Today I learned a little bit about how to get to some of the data stored within special shell folders.  You can get a list of all of the easy-to-get-to special folders here.  I noticed one folder in particular that a bunch of systems administrators I know want to read, and that’s the Nearby Computers page.  Here’s a quick 23-line function that will go and get all of the computers from the Nearby Computers page, ping them, and return the Win32_PingStatus objects.

function Get-ComputersNearMe            
{            
    <#
    .Synopsis
        Returns the Computers Near Me
    .Description
        Returns all of the computers listed in the "Computers Near Me" or "Access the computers and devices tht are on your network" shell
        namespace.  Uses the Shell.Application API to get the computers folder, and then uses Test-Connection to return the machines and their
        response times.
    .Example
        Get-ComputersNearMe
    #>            
    param()            
    $computersFolder = 0x12            
    $shell = New-Object -ComObject Shell.Application            
    $shell.NameSpace($computersFolder).Items() |            
        Where-Object { $_.Path -like "\\*" } |            
        ForEach-Object {             
            Test-Connection $_.Name -AsJob            
        } |             
        Wait-Job |            
        Receive-Job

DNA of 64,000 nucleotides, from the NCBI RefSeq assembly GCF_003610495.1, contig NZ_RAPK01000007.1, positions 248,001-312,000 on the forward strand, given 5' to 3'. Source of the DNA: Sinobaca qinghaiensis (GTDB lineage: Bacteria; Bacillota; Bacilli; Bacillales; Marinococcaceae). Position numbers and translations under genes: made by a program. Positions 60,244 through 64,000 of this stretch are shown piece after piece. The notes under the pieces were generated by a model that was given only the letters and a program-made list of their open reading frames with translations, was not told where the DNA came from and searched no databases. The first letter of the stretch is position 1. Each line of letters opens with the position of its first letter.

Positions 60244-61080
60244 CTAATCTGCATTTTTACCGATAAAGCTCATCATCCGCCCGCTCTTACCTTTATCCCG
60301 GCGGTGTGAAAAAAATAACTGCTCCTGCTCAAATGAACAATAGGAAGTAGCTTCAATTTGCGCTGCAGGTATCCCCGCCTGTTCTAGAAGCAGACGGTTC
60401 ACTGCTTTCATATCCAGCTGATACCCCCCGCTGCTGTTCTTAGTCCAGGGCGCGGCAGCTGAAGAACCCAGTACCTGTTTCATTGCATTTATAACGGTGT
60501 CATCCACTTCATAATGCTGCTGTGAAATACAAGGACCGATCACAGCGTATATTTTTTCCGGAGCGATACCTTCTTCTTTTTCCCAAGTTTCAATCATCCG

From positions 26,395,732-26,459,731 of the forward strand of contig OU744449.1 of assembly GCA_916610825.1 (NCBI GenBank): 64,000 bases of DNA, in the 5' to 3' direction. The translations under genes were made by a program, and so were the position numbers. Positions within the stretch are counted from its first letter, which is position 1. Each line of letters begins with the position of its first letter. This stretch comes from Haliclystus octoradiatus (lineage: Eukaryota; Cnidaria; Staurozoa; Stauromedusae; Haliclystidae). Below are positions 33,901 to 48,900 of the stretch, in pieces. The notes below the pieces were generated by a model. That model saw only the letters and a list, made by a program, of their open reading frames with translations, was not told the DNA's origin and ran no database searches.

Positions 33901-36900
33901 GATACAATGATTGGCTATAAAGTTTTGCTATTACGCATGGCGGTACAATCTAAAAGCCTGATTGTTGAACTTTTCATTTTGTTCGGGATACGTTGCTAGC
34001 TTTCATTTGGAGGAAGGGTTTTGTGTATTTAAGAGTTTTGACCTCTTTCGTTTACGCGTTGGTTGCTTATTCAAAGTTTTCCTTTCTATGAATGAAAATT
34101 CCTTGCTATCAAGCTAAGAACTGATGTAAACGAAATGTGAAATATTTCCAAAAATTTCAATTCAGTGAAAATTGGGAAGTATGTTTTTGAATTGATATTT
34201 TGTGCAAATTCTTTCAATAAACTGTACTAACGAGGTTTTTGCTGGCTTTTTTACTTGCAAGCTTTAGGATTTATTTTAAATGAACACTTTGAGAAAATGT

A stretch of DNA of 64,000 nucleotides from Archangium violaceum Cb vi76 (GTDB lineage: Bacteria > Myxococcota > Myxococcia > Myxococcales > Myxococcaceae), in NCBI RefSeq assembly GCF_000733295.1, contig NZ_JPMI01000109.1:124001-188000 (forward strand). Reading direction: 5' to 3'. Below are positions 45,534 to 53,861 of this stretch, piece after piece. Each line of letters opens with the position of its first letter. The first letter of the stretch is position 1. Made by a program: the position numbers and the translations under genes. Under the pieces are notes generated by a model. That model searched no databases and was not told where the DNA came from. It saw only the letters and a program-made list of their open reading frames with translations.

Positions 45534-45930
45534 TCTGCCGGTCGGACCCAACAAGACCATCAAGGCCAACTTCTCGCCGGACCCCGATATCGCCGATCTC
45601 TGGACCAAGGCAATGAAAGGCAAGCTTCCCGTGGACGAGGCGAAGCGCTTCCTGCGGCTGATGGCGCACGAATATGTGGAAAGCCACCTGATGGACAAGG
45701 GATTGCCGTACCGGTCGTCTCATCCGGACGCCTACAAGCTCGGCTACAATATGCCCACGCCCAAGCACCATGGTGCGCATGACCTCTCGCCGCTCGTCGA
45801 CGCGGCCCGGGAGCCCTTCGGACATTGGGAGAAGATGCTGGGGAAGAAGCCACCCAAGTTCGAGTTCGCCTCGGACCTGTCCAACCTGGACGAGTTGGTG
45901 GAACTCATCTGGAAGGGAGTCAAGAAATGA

}

As you can see, the whole first half of the script is the help.  $computersFolder is set to one of the magic constants listed on the MSDN page, and then I simply use the COM Object Shell.Application (which should be familiar to anyone that’s done a decent amount of VBScript) to get the folder.  Two types of items will be returned from this:  UNC paths to a machine and links to specific devices (like a media player library).  I filter out only the UNC paths with Where-Object, and then I do Test-Connection –AsJob to try to ping the machines.  The last bit of the script waits for all of the pings to come back, and returns the results to the user.  Since Win32_PingStatus already has a formatter that displays the source, destination, IPV4 address, IPV6 address, and time to ping, so there’s really nothing else I want to add.

Get-ComputersNearMe should be easy enough to use in small businesses, workgroups, or wherever else you find yourself using that screen.

Hope this helps,

James